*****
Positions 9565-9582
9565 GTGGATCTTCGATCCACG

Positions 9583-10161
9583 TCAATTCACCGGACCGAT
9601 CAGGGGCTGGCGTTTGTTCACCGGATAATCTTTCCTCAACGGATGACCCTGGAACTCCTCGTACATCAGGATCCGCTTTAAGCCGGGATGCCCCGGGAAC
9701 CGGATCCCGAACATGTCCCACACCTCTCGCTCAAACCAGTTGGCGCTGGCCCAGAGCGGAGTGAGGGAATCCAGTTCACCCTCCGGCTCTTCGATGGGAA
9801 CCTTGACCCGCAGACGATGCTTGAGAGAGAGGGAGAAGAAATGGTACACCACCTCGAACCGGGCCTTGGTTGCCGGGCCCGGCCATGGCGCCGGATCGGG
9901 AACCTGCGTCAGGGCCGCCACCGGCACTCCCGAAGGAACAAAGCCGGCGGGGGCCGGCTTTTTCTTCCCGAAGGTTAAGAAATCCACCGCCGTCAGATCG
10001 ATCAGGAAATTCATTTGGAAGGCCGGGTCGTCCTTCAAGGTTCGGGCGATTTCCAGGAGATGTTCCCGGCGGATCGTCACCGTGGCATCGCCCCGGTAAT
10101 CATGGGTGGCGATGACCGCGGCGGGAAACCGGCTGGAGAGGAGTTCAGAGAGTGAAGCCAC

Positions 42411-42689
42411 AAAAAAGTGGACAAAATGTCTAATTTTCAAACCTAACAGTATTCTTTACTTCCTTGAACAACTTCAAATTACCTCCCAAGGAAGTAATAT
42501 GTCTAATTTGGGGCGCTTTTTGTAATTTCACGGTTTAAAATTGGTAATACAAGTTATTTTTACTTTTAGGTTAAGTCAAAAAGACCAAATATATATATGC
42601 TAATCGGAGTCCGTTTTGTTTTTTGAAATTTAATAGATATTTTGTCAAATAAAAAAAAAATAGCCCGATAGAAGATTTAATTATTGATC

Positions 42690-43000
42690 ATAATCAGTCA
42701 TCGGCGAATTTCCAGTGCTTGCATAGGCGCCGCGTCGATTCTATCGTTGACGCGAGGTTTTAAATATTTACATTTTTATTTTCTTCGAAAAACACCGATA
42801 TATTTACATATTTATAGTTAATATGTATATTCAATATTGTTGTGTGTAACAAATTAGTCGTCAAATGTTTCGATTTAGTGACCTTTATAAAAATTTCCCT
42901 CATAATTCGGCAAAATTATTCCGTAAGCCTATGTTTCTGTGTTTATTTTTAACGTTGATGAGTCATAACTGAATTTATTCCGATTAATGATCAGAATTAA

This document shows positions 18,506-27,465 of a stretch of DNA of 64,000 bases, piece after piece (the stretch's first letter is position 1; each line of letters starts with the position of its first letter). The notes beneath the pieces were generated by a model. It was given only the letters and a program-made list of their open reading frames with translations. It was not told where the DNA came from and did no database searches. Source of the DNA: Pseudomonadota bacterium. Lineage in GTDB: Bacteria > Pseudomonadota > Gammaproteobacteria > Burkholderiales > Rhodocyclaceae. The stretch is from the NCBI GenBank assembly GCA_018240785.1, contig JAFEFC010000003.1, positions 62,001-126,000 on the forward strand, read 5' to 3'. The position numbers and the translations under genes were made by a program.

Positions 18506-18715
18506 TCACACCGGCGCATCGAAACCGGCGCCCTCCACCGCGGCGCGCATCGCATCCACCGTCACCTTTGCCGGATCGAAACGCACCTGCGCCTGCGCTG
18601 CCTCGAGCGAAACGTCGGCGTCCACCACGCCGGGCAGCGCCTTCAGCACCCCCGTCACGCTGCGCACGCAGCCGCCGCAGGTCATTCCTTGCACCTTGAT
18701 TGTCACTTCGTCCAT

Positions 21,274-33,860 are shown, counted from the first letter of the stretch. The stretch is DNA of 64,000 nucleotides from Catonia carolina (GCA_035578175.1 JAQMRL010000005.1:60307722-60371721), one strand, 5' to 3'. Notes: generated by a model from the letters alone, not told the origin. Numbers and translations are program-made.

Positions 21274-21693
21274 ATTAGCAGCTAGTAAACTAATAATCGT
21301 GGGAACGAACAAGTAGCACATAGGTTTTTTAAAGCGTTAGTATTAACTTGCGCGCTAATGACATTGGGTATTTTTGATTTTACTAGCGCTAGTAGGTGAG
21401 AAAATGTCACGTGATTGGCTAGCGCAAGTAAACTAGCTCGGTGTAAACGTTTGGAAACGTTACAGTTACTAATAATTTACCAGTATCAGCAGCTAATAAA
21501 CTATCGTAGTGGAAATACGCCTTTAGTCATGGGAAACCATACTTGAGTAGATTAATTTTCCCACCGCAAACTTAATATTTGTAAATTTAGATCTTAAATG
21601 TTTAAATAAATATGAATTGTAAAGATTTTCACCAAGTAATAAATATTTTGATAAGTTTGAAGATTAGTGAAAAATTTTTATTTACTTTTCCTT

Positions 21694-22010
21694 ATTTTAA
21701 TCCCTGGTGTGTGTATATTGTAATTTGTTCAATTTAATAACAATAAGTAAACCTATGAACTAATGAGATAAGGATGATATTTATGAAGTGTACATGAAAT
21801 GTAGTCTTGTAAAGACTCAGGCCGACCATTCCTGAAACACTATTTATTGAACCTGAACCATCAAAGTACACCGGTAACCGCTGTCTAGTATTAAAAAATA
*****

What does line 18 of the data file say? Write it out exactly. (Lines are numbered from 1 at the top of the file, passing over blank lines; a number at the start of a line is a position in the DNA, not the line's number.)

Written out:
42801 TATTTACATATTTATAGTTAATATGTATATTCAATATTGTTGTGTGTAACAAATTAGTCGTCAAATGTTTCGATTTAGTGACCTTTATAAAAATTTCCCT